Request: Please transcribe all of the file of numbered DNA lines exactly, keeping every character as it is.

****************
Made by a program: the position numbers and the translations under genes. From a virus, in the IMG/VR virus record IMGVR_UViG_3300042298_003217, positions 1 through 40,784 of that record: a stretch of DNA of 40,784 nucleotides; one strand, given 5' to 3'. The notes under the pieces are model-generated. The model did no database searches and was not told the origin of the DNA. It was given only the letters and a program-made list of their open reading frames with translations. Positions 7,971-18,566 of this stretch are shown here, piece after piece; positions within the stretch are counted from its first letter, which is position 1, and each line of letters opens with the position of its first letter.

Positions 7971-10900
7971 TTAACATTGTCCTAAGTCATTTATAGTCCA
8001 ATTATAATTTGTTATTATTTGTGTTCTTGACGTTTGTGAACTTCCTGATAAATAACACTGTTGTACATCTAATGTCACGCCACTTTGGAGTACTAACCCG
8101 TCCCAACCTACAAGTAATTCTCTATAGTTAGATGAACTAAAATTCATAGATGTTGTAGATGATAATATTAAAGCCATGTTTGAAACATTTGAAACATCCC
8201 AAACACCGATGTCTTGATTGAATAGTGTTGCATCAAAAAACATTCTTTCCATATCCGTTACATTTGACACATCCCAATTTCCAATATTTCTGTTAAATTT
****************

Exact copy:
Made by a program: the position numbers and the translations under genes. From a virus, in the IMG/VR virus record IMGVR_UViG_3300042298_003217, positions 1 through 40,784 of that record: a stretch of DNA of 40,784 nucleotides; one strand, given 5' to 3'. The notes under the pieces are model-generated. The model did no database searches and was not told the origin of the DNA. It was given only the letters and a program-made list of their open reading frames with translations. Positions 7,971-18,566 of this stretch are shown here, piece after piece; positions within the stretch are counted from its first letter, which is position 1, and each line of letters opens with the position of its first letter.

Positions 7971-10900
7971 TTAACATTGTCCTAAGTCATTTATAGTCCA
8001 ATTATAATTTGTTATTATTTGTGTTCTTGACGTTTGTGAACTTCCTGATAAATAACACTGTTGTACATCTAATGTCACGCCACTTTGGAGTACTAACCCG
8101 TCCCAACCTACAAGTAATTCTCTATAGTTAGATGAACTAAAATTCATAGATGTTGTAGATGATAATATTAAAGCCATGTTTGAAACATTTGAAACATCCC
8201 AAACACCGATGTCTTGATTGAATAGTGTTGCATCAAAAAACATTCTTTCCATATCCGTTACATTTGACACATCCCAATTTCCAATATTTCTGTTAAATTT